Research performed robustly during the first half, with revenue increasing to £8.6m (2020: £8.5m) and profits of £3.1m (2020: £3.1m). A strong pipeline of product development and sales enquiry, alongside an increase in pre-booked revenues, is also in place for the second half of 2021. Our flow of high quality and market-relevant research output, including our green transition and COVID-19 impact focus, has continued with excellent client feedback. Data and research support to the Broking, Financial and Port Services segments of the Clarksons Group also continues alongside enhanced support to the Maritech technology business.

 

There was encouraging growth across our digital product range during the first half, with underlying sales up 13% year-on-year and continued growth of the subscriber base. Sales of our market-leading Shipping Intelligence Network (SIN) have benefited from our excellent research around shipping market supply and demand and the introduction of expanded near-term data, including port calling and vessel activity indices generated by our Data Analytics team. During May, we published our latest COVID-19 Shipping Market Impact Assessment documenting that a year on from peak disruption to maritime trade, volumes have now returned to pre-pandemic levels while our ClarkSea Index averaged its best half year period since 2008 at US$20,717 per day, supported by all-time high charter rates across the containership market.

 

Although 'green' data and analysis has already been embedded across our offering, a specific Green module has now been developed and launched for SIN and the World Fleet Register (WFR). Sales of our WFR grew 20% year-on-year during the first half, continuing the strong growth of recent years and benefiting from the platform's environmental regulation, green technology and emissions tracking content. We have also consolidated individual intelligence report access into our digital platform during the first half.

 

Our long-term strategy to focus on data, intelligence and insights around the green transition continued in the first half with increasing client appetite as stakeholders across maritime look to embed 'green' and 'tech' in their 'build back better' post COVID-19 planning. There has been a positive reaction from our clients to the wide-ranging research and data already developed and published and in April we issued a further update of our Fuelling Transition report series, profiling the 2.4% of global CO2 emitted by the shipping industry and tracking the take up of alternative fuels and Energy Saving Technologies (ESTs) to date. Research has also been supporting Clarksons' group-wide initiatives to partner clients through their de-carbonisation pathways, contributing to internal training initiatives and to emissions benchmarking data supporting the carbon module within the Sea/ suite.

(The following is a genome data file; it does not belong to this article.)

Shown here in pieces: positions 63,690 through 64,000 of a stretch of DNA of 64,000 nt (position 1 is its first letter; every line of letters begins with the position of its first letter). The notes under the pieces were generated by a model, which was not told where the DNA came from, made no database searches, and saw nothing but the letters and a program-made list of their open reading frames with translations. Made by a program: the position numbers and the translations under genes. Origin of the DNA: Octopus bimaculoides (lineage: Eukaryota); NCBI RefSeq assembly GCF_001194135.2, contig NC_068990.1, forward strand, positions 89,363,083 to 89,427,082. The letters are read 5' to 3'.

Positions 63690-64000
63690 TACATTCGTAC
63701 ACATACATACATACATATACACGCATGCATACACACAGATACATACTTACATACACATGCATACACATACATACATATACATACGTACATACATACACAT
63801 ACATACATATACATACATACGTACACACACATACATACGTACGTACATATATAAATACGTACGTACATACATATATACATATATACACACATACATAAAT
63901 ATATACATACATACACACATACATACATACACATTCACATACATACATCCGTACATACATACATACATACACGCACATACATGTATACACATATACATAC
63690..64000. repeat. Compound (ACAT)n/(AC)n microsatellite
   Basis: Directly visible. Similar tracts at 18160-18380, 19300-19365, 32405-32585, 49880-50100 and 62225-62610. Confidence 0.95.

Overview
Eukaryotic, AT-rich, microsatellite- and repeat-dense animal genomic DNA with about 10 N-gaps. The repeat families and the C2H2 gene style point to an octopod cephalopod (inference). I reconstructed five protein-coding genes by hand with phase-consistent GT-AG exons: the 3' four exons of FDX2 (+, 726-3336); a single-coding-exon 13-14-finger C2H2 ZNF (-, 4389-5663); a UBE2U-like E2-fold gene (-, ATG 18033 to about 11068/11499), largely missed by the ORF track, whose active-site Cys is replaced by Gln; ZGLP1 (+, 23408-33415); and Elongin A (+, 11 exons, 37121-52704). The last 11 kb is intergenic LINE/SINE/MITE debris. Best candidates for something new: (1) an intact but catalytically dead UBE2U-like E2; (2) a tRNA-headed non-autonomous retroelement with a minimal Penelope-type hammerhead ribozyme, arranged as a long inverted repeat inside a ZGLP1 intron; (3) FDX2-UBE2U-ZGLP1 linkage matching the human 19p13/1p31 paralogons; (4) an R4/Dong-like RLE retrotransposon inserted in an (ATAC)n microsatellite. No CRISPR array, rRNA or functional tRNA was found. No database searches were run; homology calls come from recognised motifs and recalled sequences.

The development of our new offering, Renewables Intelligence Network (RIN), a specific data and intelligence website focused on renewables within the maritime setting, has successfully continued during the first half. This offering includes both macro and granular data, intelligence and forecasts around: long term Energy Transition modelling; project tracking of offshore wind farms; detailed country briefs and forecasts; profiles of all developers; the offshore 'wind' fleet and the vessels, owners and yards involved; green technology across this fleet; dashboard analytics; dynamic mapping and deployment analysis; port analysis; tidal, hydrogen and carbon capture projects; and a comprehensive intelligence report series. While this is a competitive research area, initial marketing has been successful and feedback from clients and the Broking, Financial and Port Services teams has been positive. Our overall offshore digital sales, including oil and gas data and analysis, were up an encouraging 21% year-on-year during the first half.